Grafted awkwardly onto both of these systems are so-called mandatory minimums, of which the California three strikes law is an example. Mandatory minimums require a judge to impose no less than a specific sentence, irrespective of what any other part of the criminal code says about a specific crime. They are the trump cards of the statutory system, which no other statute can beat.

In the 1970s, most sentences were "indeterminate" - say, five to fifteen years - and the inmate's actual release date was determined by a parole board. But penological developments, along with public alarm over rising crime, especially the inner city crack wars of the mid-1980s, fostered more structured sentencing regimes. Besides, getting tough turns out to be easy: criminals are not exactly an influential constituency.

The wave crested, unsurprisingly, in California. Passed as a ballot initiative in 1994, the three strikes law provides that anyone who has committed two prior "serious" or "violent" felonies, and then commits any third felony, will be sentenced to at least twenty-five years without possibility of parole. (Note that the third strike need not itself be serious or violent - leading to the Andrade and Herrera cases of long sentences triggered by minor third crimes.)

Prosecutors have sometimes gotten around the law by simply refusing to offer evidence of the prior felonies, if such evidence would lead to a sentence they believed would be too harsh. Nevertheless, there is no question that California's prison population has grown as a direct result of the new law.

Both Andrade and Herrera are, as a result of the three strikes law, subject to much longer sentences that the petty theft statutes provide. But they are not remotely comparable men: one is a small-time criminal with a couple of old burglaries; the other is a predator, with a history of violence, sexual assaults, and armed offenses, and seems incapable of living alongside the rest of us without breaking the law.

What's needed here is a sense of proportion for both the criminal and the crime. Herrera has proven himself to be far more dangerous than Andrade. He has also, unlike Andrade, proven to be incorrigible.

Herrera has forced us, again and again, to go through the time, trouble, and expense of telling him that he has to live by our rules, or face consequences. He apparently doesn't care. The price of his criminal history is a heightened obligation to lead a blameless life. Civilized society is a bargain; if you break it too many times, we have the right to say you've simply opted out.

So how can Herrera and Andrade each be treated fairly? The answer may lie in expanding the sentencing range for even petty crimes. But sentencing at the higher end of the range should be tethered to the particulars of a defendant's criminal history, rather than being subject to a judge's free-floating discretion. The federal guidelines' incremental approach to the role of criminal history in sentencing should be the model.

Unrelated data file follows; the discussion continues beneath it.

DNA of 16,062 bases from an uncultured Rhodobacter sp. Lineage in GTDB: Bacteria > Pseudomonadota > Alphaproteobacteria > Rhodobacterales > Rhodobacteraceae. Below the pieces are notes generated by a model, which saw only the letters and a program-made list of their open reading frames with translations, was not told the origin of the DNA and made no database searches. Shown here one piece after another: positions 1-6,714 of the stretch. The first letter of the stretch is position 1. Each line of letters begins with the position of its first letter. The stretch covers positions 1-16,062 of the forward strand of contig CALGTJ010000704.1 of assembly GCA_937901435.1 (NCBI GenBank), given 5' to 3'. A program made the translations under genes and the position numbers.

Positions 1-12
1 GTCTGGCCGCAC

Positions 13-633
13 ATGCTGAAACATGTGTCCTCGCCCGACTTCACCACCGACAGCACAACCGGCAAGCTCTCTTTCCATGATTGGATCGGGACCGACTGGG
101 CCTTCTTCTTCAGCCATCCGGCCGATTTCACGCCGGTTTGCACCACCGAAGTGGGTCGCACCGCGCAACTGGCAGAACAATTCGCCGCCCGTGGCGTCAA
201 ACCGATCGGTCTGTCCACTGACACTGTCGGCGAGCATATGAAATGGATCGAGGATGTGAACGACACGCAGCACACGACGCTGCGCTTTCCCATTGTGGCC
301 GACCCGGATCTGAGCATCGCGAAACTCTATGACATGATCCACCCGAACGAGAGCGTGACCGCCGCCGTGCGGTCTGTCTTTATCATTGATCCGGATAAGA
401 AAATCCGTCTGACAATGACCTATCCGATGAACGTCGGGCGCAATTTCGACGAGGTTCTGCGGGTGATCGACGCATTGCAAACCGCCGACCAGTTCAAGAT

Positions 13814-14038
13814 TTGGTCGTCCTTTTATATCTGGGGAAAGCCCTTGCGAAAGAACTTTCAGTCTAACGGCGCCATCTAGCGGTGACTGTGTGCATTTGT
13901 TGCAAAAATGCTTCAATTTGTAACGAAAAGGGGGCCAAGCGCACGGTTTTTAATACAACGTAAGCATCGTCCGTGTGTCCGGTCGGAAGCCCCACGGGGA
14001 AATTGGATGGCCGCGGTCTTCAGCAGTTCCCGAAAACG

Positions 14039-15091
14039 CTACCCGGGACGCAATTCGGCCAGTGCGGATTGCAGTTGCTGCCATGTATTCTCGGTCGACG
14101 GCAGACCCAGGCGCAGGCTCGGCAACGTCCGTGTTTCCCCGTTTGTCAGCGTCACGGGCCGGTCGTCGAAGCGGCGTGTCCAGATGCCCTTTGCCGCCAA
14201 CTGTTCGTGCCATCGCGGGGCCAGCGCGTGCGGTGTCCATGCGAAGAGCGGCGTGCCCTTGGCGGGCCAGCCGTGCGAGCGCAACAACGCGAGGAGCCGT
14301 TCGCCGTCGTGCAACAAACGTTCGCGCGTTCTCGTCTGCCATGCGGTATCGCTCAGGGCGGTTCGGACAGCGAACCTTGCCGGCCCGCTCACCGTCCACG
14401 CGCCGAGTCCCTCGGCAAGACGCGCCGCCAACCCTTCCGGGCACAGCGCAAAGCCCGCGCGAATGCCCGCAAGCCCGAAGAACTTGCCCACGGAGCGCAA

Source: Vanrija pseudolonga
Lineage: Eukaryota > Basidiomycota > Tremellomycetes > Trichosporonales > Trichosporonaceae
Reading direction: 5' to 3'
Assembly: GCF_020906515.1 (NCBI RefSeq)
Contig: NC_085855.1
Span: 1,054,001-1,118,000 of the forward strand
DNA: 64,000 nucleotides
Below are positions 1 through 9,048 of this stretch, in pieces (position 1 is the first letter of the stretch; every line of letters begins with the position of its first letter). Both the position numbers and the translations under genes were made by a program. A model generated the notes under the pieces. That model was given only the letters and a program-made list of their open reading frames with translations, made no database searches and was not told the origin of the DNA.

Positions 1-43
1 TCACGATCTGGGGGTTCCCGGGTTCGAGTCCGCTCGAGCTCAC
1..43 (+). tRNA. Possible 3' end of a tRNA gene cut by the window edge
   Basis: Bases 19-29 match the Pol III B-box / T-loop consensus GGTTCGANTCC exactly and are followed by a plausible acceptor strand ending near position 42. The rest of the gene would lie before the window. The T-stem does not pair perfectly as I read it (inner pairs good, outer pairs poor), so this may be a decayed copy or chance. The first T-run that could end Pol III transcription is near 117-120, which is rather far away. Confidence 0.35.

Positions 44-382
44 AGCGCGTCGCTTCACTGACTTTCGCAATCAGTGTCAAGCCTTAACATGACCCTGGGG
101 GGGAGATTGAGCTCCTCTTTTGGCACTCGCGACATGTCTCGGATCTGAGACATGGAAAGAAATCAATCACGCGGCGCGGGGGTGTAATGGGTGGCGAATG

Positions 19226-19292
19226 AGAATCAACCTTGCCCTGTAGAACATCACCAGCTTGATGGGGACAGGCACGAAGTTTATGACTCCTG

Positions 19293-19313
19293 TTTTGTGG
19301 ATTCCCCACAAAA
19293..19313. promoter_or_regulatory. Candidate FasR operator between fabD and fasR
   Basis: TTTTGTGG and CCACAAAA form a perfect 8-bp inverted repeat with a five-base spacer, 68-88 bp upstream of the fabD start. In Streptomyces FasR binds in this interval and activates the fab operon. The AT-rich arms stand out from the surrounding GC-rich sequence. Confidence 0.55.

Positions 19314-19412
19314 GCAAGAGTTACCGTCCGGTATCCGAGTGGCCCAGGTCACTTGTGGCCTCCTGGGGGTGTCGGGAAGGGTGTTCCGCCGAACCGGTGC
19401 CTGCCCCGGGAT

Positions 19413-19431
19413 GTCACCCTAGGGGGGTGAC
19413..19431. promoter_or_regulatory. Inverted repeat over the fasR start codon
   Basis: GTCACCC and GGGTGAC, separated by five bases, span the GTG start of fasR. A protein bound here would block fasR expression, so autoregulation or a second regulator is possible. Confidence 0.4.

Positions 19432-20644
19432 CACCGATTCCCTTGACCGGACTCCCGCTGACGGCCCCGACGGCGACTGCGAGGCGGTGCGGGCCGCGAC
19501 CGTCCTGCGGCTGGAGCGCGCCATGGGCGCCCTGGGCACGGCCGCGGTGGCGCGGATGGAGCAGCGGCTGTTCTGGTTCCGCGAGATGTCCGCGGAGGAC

Here's how it would work: Suppose the sentencing range for petty theft went to, say, ten years. The court would not have the power to impose a sentence like that on a first or even a second-time offender. But the flip side is that the court would be required to sentence someone like Herrera at the top of the range. No court should have the power to give a man like Herrera a break.

Such a system would properly account for Herrera's history of lawlessness by recognizing that as your criminal record grows, it should play a correspondingly larger role in your sentencing, even for petty crimes. Still, the differences between Herrera and Andrade are real, in a way the three strikes law ignores. An approach that is tied more closely to a defendant's actual criminal history, rather than one that - like California's - makes a vast leap from a few petty crimes to life in prison, would be more just than the current options.

None of these approaches is perfect. The Federal Sentencing Guidelines themselves have come in for an enormous amount of criticism, some of it just. But it is easy to forget the shocking disparities in federal sentences that prompted the Guidelines - and indeed, the shocking disparities than we still tolerate every day in most state courthouses. Paying greater attention to making the punishment fit not just the crime, but the criminal, is a good place to start.

Barton Aronson is currently a prosecutor in Washington, D.C. Prior to that, he was in private practice in Washington, D.C. and an Assistant District Attorney in Massachusetts. The opinions expressed in this article are his own.